Thyroid irAEs Common With PD-L1 Inhibitors
Thyroid-based immune-related adverse events are common among patients treated with PD-L1 inhibitors.
|The following article features coverage from the American Thyroid Association (ATA) 2018 meeting. Click here to read more of Cancer Therapy Advisor's conference coverage.|
Thyroid immune-related adverse events (irAEs) are common among patients treated with anti–PD-L1 antibodies, according to a retrospective study presented at the 88th Annual Meeting of the American Thyroid Association in Washington, D.C.1
PD-L1 inhibitors are associated with an increased risk of developing irAEs. The purpose of this study was to characterize thyroid irAEs to improve detection and management strategies.
The retrospective cohort study included 91 patients who received an anti–PD-L1 inhibitor between 2016 and 2018 at the Mayo Clinic. The median age of the cohort was 68, 52% were male, and the median follow-up was 5 months.
irAEs developed in 46% of patients, of which, 25% were related to the thyroid. Thyroid irAEs included acute thyroiditis (22%), new-onset hypothyroidism (61%), and worsening hypothyroidism (17%). Thyroid irAEs developed after 2 doses of the PD-L1 inhibitor, with a median time to development of 1.4 months.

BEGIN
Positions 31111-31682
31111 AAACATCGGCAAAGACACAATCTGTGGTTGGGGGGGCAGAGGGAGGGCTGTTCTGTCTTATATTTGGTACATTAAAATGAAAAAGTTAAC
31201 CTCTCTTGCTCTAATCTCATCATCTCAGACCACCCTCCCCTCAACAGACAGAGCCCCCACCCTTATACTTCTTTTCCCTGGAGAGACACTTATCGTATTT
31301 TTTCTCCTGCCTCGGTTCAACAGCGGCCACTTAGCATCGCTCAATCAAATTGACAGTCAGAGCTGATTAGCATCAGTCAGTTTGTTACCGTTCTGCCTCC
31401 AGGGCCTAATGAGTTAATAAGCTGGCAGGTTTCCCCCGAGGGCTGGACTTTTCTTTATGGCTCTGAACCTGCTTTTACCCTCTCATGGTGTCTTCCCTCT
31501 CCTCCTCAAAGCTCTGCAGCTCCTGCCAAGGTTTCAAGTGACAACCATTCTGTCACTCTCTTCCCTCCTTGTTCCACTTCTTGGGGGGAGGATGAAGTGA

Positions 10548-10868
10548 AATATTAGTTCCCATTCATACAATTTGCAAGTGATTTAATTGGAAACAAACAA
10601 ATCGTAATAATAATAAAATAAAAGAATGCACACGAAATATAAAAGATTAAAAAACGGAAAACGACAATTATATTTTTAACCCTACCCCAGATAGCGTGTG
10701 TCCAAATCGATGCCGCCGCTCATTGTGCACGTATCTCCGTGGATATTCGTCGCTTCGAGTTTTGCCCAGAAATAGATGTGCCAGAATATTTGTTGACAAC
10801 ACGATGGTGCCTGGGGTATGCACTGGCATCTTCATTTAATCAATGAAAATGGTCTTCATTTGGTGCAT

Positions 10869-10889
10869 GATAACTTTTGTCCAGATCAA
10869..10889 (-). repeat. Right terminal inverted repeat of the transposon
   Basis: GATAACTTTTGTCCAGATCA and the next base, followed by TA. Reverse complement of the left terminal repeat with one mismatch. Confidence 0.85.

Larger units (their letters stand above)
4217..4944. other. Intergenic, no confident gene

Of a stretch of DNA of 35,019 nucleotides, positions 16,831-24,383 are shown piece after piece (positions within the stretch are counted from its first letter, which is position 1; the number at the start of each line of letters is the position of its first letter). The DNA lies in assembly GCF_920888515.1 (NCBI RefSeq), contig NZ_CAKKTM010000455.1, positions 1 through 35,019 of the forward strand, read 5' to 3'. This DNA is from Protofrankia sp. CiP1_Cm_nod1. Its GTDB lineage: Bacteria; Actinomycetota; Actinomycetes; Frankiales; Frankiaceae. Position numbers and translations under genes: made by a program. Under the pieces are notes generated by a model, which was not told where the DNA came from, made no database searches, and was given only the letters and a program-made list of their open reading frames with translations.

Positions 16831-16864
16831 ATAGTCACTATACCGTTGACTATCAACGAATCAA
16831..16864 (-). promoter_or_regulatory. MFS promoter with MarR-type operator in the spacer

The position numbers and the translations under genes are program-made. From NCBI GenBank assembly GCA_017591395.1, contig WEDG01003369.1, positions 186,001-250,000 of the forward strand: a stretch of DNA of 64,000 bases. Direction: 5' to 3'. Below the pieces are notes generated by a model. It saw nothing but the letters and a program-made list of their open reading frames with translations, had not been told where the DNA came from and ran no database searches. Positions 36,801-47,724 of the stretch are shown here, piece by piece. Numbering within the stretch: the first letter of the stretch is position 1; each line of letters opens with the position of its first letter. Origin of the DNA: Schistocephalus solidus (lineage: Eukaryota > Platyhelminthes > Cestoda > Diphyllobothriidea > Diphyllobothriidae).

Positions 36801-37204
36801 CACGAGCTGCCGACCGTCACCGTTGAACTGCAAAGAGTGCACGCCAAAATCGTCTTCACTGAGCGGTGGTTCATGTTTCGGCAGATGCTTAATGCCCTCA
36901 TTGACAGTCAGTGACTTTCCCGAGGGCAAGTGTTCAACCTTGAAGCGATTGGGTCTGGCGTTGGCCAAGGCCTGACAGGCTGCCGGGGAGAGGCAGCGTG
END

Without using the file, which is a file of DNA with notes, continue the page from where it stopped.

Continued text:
Patients were managed by observation (52%) or through treatment with levothyroxine (48%).
At baseline, elevated levels of thyroperoxidase (TPO) antibodies was present in 31% of patients, with 2 patients developing a thyroid irAE. Most patients who developed a thyroid irAE demonstrated a diffusely elevated FDG thyroid uptake on PET (P = .001).
Patients who developed a thyroid irAE had an overall survival of 12 months compared with 9.9 months among patients who did not experience a thyroid irAE (P = .03). The authors note, however, that additional studies are needed to determine if a thyroid irAE is a marker of antitumor response.
The authors concluded that thyroiditis is the most common endocrine irAE associated with PD-L1 inhibition. They stated that “diffuse thyroid uptake on FDG-PET [fluorodeoxyglucose-positron emission tomography] scan, but not elevated TPO antibodies, appears to identify patients at risk for thyroiditis/hypothyroidism.”
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- Kotwal A, Kottschade L, Ryder M. Programmed cell death protein ligand-1 inhibitor-associated thyroiditis: a retrospective comprehensive review at Mayo Clinic. Presented at: the 88th Annual Meeting of the American Thyroid Association; Washington, D.C.: October 3-7, 2018. Abstract clinical oral 12.